Thursday, October 21, 2010

Salem's Lot: A Macabre Delight

Horror movies are one of the most difficult genres to pull off successfully with audiences today. There are so many horror movies being made today and most of them are terribly written and unoriginal. Many of the best horror movies ever made were based on novels or short stories written by the "King of Horror" himself, Stephen King.

My next movie recommendation for this month is Salem’s Lot which is based on Stephen King’s second novel. Salem’s Lot aired as a television miniseries in 1979 frightening millions right in their own living rooms. Salem’s Lot is a deeply engrossing story that unfolds exactly as if you were reading a book. The pace of the movie for today’s audience may seem slow, but the slower pace allows time to weave intricate relationships between key players of the story and creates a ripple like effect as the suspense of the movie increases.

Salem’s Lot is a story about author Ben Mears who returns to his childhood town to write a book on the infamous Marsten House, a 19th Century Gothic mansion that has haunted Ben since his childhood. The Marsten House was once occupied by child rapist and murderer Hubert Marsten who mysteriously died in the house. Upon Ben's arrival, he discovers that the house was recently purchased by two antique dealers, Straker and Barlow. Acclaimed British actor James Mason, who played Brutus in the 1953 production of Julius Caesar, delivers a stunning and eerie performance as Straker.

Not long after Ben's arrival, a child goes missing in Salem's Lot while another is admitted to the hospital for pernicious anemia (severe blood loss) and dies. Others soon go missing and soon the town of Salem's lot seems to be dying off to some mysterious plague. As bodies go missing from morgues and cemeteries, Ben believes the source of the evil that has succumbed Salem's Lot lies in the Marsten House and its evil tenants Straker and Mr. Barlow, whom no one has ever seen.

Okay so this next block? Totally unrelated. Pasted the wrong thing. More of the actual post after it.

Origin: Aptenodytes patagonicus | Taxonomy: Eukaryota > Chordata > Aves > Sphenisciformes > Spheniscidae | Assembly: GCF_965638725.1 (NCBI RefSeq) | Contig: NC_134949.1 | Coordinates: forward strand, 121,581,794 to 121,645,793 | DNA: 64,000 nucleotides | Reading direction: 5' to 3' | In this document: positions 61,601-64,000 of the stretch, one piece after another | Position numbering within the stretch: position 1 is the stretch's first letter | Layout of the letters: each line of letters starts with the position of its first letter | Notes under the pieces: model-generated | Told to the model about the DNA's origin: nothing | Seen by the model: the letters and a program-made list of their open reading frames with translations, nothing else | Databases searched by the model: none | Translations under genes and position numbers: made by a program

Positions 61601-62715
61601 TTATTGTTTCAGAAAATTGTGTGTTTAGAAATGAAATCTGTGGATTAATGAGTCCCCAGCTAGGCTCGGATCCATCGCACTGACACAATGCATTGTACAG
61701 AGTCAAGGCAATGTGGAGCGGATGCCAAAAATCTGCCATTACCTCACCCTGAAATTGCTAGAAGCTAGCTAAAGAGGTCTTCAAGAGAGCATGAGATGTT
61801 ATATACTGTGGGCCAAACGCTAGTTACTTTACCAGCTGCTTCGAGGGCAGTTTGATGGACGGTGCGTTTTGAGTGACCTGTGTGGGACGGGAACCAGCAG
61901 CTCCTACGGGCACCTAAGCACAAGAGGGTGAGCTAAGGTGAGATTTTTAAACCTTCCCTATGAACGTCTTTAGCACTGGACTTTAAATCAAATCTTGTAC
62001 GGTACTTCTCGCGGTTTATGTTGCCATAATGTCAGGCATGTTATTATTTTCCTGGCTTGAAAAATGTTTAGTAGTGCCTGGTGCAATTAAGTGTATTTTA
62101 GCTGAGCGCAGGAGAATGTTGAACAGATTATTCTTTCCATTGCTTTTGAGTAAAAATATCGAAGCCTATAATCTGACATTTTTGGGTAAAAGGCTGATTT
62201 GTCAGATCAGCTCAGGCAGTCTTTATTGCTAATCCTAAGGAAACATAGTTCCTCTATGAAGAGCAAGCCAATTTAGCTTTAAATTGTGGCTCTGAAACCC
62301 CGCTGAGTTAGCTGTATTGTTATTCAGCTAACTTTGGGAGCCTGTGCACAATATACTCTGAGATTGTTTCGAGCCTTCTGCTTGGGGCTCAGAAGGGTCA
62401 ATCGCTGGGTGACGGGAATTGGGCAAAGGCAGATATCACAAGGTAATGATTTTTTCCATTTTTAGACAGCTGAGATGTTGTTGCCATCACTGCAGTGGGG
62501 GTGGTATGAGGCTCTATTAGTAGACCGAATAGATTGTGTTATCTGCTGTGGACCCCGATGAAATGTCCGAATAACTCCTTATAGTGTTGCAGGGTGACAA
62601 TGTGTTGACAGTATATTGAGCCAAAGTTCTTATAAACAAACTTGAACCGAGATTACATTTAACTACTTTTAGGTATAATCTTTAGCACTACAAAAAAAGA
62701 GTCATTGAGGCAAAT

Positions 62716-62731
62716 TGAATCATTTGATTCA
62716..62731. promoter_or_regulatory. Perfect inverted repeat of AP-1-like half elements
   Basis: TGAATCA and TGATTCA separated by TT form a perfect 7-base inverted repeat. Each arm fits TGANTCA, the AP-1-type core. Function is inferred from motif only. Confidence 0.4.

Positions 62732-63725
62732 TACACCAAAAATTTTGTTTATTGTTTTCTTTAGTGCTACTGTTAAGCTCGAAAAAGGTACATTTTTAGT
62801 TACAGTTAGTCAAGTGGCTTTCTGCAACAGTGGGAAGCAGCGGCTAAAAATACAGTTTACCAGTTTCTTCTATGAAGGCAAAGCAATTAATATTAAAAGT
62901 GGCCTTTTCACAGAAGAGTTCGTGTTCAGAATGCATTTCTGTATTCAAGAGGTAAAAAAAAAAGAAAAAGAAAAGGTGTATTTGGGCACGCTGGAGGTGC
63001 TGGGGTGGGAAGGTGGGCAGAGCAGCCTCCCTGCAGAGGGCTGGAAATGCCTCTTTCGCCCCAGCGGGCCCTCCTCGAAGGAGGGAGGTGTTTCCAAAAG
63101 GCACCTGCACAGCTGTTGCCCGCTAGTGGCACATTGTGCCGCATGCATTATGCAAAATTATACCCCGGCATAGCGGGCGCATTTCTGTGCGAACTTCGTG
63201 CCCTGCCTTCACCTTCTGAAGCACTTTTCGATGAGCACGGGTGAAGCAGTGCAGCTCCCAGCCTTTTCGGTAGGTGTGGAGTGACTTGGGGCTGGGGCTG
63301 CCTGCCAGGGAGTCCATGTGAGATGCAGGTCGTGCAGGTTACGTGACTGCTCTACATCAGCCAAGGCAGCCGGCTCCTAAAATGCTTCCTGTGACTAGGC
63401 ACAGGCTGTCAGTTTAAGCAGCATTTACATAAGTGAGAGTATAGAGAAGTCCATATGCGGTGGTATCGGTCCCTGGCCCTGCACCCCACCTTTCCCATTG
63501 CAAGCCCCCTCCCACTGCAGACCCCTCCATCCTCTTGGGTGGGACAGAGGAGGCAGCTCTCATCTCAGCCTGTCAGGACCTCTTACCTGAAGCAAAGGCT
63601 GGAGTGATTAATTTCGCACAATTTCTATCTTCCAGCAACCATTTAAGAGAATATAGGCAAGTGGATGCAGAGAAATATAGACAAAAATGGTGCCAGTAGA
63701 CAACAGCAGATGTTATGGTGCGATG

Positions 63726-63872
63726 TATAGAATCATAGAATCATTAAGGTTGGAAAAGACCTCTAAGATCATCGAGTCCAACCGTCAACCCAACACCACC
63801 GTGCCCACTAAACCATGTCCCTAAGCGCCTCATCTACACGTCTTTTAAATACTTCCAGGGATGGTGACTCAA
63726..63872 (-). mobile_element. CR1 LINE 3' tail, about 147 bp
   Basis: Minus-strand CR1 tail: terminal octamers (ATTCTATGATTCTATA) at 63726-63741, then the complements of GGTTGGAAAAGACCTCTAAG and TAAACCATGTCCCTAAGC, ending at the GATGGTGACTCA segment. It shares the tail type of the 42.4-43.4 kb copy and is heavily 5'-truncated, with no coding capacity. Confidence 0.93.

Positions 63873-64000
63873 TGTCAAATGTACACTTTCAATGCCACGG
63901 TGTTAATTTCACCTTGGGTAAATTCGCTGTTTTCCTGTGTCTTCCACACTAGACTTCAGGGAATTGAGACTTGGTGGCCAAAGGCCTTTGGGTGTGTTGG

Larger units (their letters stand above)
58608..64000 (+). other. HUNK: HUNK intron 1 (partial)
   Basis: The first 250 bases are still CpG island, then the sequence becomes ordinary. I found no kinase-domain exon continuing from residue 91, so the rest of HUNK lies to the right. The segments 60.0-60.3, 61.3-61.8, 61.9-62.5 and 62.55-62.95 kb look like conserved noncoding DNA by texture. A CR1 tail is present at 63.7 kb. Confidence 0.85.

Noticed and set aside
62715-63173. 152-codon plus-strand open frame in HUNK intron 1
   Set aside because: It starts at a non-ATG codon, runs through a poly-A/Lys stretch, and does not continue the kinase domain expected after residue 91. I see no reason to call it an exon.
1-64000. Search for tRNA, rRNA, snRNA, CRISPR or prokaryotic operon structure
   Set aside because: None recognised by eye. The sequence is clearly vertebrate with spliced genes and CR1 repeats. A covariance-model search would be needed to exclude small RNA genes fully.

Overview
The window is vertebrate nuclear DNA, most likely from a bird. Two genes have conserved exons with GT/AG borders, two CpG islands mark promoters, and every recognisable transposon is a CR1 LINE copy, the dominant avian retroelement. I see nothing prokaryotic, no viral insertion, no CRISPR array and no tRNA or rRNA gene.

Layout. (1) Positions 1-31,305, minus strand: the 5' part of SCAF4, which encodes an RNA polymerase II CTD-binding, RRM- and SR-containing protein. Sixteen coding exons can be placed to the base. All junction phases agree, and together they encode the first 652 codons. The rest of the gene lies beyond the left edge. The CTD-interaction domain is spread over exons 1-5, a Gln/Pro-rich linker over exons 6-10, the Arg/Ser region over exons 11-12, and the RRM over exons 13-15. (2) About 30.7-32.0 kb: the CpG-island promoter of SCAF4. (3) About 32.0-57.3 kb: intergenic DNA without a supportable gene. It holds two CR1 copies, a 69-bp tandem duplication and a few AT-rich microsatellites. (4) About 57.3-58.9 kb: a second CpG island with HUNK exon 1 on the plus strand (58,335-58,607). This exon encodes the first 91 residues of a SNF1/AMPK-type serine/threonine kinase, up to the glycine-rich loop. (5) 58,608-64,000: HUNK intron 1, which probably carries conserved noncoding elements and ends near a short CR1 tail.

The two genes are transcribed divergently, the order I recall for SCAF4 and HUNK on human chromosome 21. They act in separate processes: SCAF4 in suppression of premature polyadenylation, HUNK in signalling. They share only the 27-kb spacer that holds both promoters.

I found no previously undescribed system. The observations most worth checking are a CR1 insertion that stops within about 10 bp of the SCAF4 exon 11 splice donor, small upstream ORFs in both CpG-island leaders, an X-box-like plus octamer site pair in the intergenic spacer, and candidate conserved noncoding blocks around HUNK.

Salem's Lot is a truly terrifying Gothic horror movie that is reminiscent of Bram Stroker's Dracula. What it lacks in special effects and gore, it makes up in suspense and atmosphere.

Click here to view movie trailer:

1 comment:

  1. I agree with you that the 1979 version was hands down the best. Actually, it was one of the best TV mini-series made. Stephen King's books are not always made into good movies -- I liked "The Shining" with Jack Nicholson, but you couldn't say it was really King's book, so much was completely changed. The TV version of The Shining following the book well, but I thought the casting was bad in some key roles, particularly that of the little boy. That kid irritated me so much that I felt like smacking him around myself! (Shame on me.) The one book of King's that I thought was done really well in movies is "The Dead Zone." Christopher Walken and the rest of the cast were terrific. "Carrie" and "Christine" were good. I've seen some of his short stories done that were just awful -- "Trucks", "Graveyard Shift", "Lawnmower Man" -- yuck.

    Salem's Lot was done beautifully. I'd like to watch it again, and I know you have it, so look for me to come borrow it!